Minnesota’s most intensely debated art contest in memory is down to six designs for the next state flag and just a handful for the official seal, a tiny fraction of the more than 2,500 in total submissions.
For Brandon Hundt, that two of his submissions — one for the flag and another for the seal — remain in contention is an achievement in itself.
“This whole last 24 hours have just been surreal,” said Hundt, a Twin Cities based product designer and writer. Hundt spoke to MPR News on Wednesday after the State Emblems and Redesign Commission selected his concepts to move to final consideration.
Sarah Agaton Howes, an Ojibwe artist and small business owner, also had a design make the cut.
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“I was just so excited and just thrilled to be able to even be a part of this process,” she said on Minnesota Now. “But to be able to have a flag that represents all of Minnesota is really exciting.”
Todd Pitman of St. Paul, another flag designer, created F944, which he calls “Mirror of the Sky.” The flag was a family effort: he designed it with input from his parents.
“I just truly love my home state, and I really feel like it deserves a flag as unique and dynamic as the people who make it such a wonderful place to live,” he said.
Designer says abstract loon was unintentional
The half-dozen finalists chosen from among the stack of serious and comical entries haven’t escaped criticism online, and the commission making the selection could refine the designs before a final vote.
The commission hasn’t released the names of all of the designers with entries in the mix, saying it wants to contact them first. But some have been vocal about their work, even posting about their concepts while the panel deliberated on Tuesday.
Each designer said they reviewed and stuck closely to the parameters laid out by the citizen panel formed by the Legislature to pick a new flag and state seal.
The current flag and seal have similar features that depict a white farmer tilling the land as an Indigenous man rides off on a horse.
For Agaton Howes, the fact the state is replacing the emblems is important in its own right.
“The flag that we currently have is really harmful and really based on Native nations disappearing,” she said. “And so I’m really excited to just represent who we are as Minnesotans, and also, as a Native person.”
Agaton Howes entered F1435, a flag with a prominent yellow star and green nods to nature on a blue background; the sides have yellow stripes to represent tribal nations and white ones for each of Minnesota’s 87 counties.
Hundt’s flag entry, F29, has a deep blue background with two stars overlaid, one reminiscent of a snowflake.
Hundt has been fine-tuning his flag design since 2015 when he first posted online about his distaste for a Minnesota flag he said was hardly very symbolic or distinctive and had way too much on it.
“Flags should be simple because they’re up on a flagpole, often very high,” Hundt said. “And I think that’s the thing that often gets overlooked. We need to think about how these flags are going to look on a flagpole.”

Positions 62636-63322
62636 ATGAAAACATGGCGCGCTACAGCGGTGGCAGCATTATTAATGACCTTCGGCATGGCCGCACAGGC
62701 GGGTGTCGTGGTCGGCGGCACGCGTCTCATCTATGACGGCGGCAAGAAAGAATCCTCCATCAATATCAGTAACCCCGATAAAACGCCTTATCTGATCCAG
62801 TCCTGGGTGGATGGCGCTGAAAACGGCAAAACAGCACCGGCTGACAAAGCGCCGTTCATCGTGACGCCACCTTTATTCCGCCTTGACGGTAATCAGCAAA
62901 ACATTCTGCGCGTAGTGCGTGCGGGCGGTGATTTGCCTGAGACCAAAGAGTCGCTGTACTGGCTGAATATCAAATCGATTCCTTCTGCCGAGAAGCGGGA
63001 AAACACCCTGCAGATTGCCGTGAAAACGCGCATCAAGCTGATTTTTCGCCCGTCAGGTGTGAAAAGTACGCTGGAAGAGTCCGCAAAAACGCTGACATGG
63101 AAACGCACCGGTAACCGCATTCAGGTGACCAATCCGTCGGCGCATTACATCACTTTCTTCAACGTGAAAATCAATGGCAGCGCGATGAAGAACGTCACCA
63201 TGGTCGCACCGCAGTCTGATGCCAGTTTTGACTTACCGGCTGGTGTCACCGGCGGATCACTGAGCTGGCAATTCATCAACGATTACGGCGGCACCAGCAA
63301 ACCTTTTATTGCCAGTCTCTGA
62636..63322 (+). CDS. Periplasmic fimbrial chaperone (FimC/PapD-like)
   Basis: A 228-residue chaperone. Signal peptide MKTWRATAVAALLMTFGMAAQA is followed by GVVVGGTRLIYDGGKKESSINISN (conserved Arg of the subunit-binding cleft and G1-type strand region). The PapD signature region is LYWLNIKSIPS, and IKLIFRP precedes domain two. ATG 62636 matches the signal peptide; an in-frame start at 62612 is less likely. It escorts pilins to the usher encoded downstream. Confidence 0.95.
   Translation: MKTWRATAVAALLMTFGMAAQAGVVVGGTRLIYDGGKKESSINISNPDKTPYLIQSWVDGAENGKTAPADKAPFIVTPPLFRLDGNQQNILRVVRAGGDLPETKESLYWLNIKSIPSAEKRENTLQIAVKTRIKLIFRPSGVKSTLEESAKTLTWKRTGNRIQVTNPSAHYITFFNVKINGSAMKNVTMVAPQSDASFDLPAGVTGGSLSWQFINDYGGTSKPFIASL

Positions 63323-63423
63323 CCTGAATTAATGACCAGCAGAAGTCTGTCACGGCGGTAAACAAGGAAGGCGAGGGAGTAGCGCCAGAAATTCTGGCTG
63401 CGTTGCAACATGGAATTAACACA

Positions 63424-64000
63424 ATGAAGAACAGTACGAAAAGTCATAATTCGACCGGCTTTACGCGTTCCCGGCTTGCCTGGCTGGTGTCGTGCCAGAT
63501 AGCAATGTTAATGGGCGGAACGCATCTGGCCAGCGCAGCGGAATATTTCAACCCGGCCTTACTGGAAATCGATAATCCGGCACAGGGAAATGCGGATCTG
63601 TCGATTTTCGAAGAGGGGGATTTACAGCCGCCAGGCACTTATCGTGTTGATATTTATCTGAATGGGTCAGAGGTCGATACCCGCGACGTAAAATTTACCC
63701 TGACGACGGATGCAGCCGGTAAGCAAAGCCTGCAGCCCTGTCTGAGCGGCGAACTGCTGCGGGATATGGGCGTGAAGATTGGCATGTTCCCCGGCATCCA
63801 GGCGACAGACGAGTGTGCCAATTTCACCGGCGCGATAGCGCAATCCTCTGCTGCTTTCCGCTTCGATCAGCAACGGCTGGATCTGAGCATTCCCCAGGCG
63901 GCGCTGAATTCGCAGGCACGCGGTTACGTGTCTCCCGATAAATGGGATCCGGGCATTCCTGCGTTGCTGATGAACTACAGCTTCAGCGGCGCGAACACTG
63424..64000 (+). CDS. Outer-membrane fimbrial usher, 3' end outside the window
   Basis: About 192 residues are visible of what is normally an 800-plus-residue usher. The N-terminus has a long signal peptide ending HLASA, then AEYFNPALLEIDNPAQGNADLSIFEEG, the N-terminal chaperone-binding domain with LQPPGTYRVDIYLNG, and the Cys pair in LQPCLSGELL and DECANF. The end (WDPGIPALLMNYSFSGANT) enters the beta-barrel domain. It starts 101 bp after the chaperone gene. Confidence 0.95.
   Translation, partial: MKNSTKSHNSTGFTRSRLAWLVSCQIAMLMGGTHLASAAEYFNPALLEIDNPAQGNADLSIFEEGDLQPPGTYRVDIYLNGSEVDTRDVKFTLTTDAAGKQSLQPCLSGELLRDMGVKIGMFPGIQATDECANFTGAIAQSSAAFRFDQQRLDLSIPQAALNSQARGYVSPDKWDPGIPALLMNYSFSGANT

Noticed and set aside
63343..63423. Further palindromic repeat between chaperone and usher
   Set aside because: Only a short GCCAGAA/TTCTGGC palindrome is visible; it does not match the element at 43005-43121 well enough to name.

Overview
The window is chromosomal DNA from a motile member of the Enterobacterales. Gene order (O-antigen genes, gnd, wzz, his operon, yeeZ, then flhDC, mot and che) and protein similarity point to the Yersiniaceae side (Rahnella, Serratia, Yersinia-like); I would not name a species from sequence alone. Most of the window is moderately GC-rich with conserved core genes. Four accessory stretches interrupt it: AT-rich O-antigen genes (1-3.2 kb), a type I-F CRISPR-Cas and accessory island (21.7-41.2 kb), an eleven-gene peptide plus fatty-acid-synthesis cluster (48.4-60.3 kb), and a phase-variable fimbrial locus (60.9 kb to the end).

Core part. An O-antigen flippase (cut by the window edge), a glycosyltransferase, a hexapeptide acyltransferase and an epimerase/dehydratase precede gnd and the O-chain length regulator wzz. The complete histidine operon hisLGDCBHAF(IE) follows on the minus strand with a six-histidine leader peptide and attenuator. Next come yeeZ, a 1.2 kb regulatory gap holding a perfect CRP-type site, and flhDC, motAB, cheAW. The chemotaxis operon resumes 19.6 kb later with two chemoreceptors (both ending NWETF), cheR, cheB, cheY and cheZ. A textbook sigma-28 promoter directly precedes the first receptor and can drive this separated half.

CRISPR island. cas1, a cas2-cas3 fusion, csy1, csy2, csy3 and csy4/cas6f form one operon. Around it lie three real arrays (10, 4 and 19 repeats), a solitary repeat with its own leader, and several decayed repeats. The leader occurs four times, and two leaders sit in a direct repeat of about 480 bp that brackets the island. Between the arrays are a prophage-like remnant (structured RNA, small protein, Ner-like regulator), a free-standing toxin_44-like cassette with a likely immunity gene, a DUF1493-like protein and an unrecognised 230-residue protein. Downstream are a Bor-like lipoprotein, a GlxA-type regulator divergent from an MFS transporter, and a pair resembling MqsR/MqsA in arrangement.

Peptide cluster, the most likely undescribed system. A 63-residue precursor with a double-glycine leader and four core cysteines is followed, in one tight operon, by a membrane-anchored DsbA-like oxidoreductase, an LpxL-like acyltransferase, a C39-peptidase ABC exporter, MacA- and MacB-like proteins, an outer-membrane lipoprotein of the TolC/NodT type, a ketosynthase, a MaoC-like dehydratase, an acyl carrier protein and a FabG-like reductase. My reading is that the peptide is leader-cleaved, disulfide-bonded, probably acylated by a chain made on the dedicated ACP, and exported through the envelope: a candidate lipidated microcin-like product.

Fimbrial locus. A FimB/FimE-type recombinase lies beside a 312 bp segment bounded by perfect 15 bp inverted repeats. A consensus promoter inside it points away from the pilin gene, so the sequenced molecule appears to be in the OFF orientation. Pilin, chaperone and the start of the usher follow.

Pitman is a graphic designer, but this is outside his usual realm of web design. He committed to the task at hand, becoming a member of the North American Vexillological Association and studying up on flag design.
He said his flag design started with a squiggle shape inspired by the aurora, mirrored on the top and bottom half. Along the way, he and his father noticed that the shape looked a little like another commonly-submitted flag feature: a loon.
“To quote Bob Ross, let’s call it a happy accident,” he said.
Revision process could result in changes to design
Each have girded themselves for public criticism, much of which popped up quickly online as the stack of entries was whittled to six. Hundt said he won’t have a problem if the State Emblems Redesign Commission members play around with the features or colors before picking the ultimate flag.
Hundt also has a finalist in the state seal category.
“I’m really glad there’s a revision period with the commission. That is something that is missing from a lot of other flag processes that I've seen when I've looked into them,” he said. “Because I think it’s very important to actually test how the flag would work, how the seal would work before you throw it out there fully in use.”
Agaton Howes sees it similarly.
“That’s a really important part of working in community is being willing to have that back and forth. And I do that all the time. And all my design work, whether that’s designing a wool blanket or designing an art installation, that’s just a big part of the process,” she said. “And I’m here for it. I’m ready for it.”
‘Flags are really powerful’
The final selections will be made by the end of the year. The Legislature can vote to block them but if that doesn’t happen the emblems will take hold on May 11 — Statehood Day.
If their design is chosen in whole or in part, the artists will get some public recognition. But there won’t be prize money or any other direct compensation.
Pitman said he is excited to see a new state flag.
“I know that the decision is in good hands, no matter the outcome,” he said.
Agaton Howes said her reward will be a sense of pride.
“I think that flags are really powerful. And I think that their way to claim it space, and I really want to have an image that I can my kids can feel proud of, that our communities can feel proud of,” she said. “And I’m absolutely willing to do that.”
Pitman said all six are “very strong contenders.”
“I’m obviously very biased, but I think that no matter what … all Minnesotans will be able to be proud to look up at the flagpole on May 11th and say, ‘That’s my flag, that’s my state.’”
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